Phew. These last two weeks have been very tiring. As part of my stagecraft class, I had to be on the crew for a student theatre production. Starting the last weekend of September, I had to be at technical rehearsals for most of Saturday and Sunday, then for three hours every night that week, then for every performance over the next two weekends.
My academic load is lighter this semester than previous ones, which was a blessing during tech week. While it was a hefty time commitment (I counted up the other night; over forty hours!), it was a fun experience. I got to know some of the other theatre students a little better. It’s nice to be on a first-name basis with people; this is only my second semester at UNM, and I’m still learning how to network. When I first saw a run-through of the play, I wasn’t sure how much I liked it, but as I sat in the dark wings through every performance and got to know the actors’ various performance styles, it grew on me. The play is called “The Fire Bugs”, by the way, if you want to look it up.
This past Sunday was the final performance, and I had to stay late to help with strike (tearing down the set). To help you understand how much of a pain that was, let me tell you a little bit about the set (which I helped build, as part of my stagecraft class): The main set was a two-level metal and wood structure, with a huge round revolve in the center of the bottom level (picture a lazy susan type contraption, except in the platform, not on it). Then there was a staircase that took you to the second level, about ten feet up, which was supported by huge iron legs. All around this two-level contraption were more iron structures that stuck up through the grid (a sort of net above the stage made of thin metal lines so techies can walk on it and adjust the lights) and were bolted to the stage floor. There were also four or five iron ladders that must have weighed a couple hundred pounds; each took at least five people to carry.
So, my entire semester in this class so far has been spent building, paintaing, and installing the set for this play; now we had to take it all down in one afternoon. It actually went surprisingly fast; the entire cast and crew, including the director, helped, and some people brought friends, and some other people from my class that weren’t on the crew came to help. Strike started at 3:30, I left at 5:00 because I had to study for my stagecraft midterm (scheduled for 9:00 Monday morning – yay!). I heard that everything was done by 7:00.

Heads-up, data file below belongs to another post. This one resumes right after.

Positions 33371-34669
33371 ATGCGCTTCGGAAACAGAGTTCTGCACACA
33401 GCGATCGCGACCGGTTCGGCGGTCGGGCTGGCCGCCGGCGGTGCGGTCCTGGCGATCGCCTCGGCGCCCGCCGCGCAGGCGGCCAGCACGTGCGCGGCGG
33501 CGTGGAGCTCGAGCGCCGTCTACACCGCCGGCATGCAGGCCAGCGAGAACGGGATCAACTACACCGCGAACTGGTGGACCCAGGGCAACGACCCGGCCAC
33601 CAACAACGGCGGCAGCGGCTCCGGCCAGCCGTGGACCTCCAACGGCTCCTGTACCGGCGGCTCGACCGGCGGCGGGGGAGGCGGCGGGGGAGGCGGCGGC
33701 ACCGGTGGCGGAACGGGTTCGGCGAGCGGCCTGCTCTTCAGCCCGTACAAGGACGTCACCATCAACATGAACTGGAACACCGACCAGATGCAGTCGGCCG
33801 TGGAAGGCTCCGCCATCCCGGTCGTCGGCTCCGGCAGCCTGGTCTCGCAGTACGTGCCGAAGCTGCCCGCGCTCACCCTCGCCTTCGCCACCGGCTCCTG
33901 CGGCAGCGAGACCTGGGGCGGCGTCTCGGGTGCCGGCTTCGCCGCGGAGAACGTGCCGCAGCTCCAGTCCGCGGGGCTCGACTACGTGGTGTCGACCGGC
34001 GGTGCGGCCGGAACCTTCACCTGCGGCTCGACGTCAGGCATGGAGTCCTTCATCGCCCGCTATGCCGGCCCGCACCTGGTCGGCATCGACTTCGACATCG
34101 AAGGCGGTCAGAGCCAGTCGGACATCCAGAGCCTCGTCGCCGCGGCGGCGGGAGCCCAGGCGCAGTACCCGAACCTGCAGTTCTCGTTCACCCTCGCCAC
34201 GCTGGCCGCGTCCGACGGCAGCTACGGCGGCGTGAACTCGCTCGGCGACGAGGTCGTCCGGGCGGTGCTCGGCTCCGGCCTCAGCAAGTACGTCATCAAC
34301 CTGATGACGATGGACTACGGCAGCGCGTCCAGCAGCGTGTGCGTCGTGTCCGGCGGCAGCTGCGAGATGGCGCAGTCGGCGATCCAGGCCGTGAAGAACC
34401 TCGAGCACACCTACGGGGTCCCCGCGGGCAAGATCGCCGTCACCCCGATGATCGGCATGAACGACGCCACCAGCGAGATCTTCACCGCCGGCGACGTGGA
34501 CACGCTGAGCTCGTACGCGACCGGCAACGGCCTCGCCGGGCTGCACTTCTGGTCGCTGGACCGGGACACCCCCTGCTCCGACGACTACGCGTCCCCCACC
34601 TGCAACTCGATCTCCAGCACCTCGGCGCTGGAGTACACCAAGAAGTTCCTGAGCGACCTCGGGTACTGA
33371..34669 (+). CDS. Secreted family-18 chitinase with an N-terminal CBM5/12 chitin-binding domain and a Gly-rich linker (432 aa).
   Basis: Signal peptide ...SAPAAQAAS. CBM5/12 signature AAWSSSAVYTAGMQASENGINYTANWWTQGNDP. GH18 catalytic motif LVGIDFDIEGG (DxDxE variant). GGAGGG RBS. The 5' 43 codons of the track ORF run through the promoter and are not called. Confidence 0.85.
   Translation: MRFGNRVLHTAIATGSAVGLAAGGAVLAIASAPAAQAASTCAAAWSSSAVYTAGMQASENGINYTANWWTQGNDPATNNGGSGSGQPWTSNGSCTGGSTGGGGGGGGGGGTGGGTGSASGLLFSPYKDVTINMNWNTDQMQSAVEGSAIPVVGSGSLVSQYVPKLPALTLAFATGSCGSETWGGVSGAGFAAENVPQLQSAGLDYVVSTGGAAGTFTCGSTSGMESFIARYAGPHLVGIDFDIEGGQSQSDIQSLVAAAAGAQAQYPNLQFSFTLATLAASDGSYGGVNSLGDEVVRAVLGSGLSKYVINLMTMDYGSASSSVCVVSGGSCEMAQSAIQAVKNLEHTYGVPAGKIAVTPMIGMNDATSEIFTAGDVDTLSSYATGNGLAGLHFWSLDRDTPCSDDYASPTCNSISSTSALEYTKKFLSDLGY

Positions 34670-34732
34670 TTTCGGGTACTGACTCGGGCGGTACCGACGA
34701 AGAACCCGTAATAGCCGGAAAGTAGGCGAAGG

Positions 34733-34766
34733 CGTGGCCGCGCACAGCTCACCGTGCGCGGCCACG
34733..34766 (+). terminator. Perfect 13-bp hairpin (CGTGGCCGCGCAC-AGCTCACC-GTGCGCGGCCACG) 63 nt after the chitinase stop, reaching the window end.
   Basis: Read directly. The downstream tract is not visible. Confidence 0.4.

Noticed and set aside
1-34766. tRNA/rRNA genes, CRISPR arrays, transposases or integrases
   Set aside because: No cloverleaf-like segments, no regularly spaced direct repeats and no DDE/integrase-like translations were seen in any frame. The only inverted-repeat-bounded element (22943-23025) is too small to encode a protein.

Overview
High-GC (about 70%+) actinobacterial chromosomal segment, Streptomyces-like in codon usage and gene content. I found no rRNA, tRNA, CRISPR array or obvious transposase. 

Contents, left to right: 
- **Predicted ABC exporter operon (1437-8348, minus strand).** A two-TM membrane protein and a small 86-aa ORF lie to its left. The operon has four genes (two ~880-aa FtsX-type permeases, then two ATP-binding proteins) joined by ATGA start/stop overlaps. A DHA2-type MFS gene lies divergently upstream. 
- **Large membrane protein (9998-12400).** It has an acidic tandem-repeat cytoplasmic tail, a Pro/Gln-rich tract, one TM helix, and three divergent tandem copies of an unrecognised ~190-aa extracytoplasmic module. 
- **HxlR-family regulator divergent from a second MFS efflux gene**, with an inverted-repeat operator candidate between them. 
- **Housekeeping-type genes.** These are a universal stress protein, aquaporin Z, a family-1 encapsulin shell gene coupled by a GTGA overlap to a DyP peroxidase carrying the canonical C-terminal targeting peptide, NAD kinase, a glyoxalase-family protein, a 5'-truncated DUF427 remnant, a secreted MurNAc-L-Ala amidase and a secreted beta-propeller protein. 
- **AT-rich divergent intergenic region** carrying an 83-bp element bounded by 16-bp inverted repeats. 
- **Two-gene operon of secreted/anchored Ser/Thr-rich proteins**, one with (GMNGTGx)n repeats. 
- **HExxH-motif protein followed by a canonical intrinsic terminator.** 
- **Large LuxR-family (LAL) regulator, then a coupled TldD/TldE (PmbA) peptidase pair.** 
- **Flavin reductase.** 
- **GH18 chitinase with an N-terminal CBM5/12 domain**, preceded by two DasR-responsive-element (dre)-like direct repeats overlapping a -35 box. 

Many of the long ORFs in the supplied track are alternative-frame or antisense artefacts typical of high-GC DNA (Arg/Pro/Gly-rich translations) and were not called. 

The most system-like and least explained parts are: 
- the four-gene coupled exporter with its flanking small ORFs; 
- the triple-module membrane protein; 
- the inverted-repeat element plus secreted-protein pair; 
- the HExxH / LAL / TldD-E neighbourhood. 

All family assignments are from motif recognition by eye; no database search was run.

Monday was exhausting. I stayed up late Sunday night, finishing some French compositions and studying for that midterm. I also woke up early the next morning to get some more studying in. When I got to school, everyone in class seemed to have their books out, trying to do some last-minute cramming (very last-minute for some; I overheard one girl say she had forgotten that we even had a midterm that day).
Richard (our instructor) came, passed out the tests, and we all scattered around the scene shop to work, some sitting on the floor, some standing, some awkwardly trying to use a table saw as a writing surface. Richard had set about twenty tools out on the worktable for us to identify, as well as various other machines around the shop. As I moved down the line, trying to remember the endless illustrations I had studied, I was shocked to see that several students in the corner were huddling around an open textbook. At first I wondered if someone just forgot to put it away, but I realized my foolishness when I saw them flipping through pages looking for the answers, or asking each other for help. Richard had gone to his office to work on something else, completely unaware of what was going on.
I tried to ignore the whispers and focus on my own test. When I finished identifying the tools, I went to another corner of the scene shop to work. As I looked at a large, upright saw that had been labeled to I.D. and realized that I had no idea what it was called, a girl came up to me and asked,
“What did you get for seventeen?”
I was taken aback, and while I was definitely not going to give her an answer, all I could think to say was,
“Uh, I don’t know.”
“If you don’t want to tell me, that’s OK.” she said, and walked away. As if I had to be reassured that not cheating is OK.
When I was mostly finished, I made one more sweep over the tools to try and remember the two or three I didn’t recognize, and all around me were whispers.
“What are some other power tools?” “Yeah, that’s a circular saw.” “Did you get number twenty?”
I get it. The instructor was in the other room, no one was watching us, and since it was kind of a free-roam exam it was very tempting and easy to cheat. But come on, people. We’re not in high school anymore. This is college. If you don’t care about doing your own work and if you don’t take this seriously, don’t come to college. It was infuriating.
In hind sight, I suppose I should have said something, or told Richard. I guess I didn’t because I’ve somewhat resigned myself to the reality that people are going to cheat, and they’re the ones who will get hurt in the long run. It was disappointing, however, to witness students I had thought fairly well of and begun to view as friends giving each other answers.
I’m pretty sure I’m the only person who didn’t cheat on that midterm. Or at least, I’m one of the very few. Maybe I should feel good about that, but it just makes me feel sick and angry. I think what gets me the most is that I studied for that test; I sacrificed sleep to study for that test, and everyone else obviously blew it off. But I’d rather get a bad grade than cheat and get a good grade. As after-school-special sappy that sounds, it was my only comfort as I handed in my test.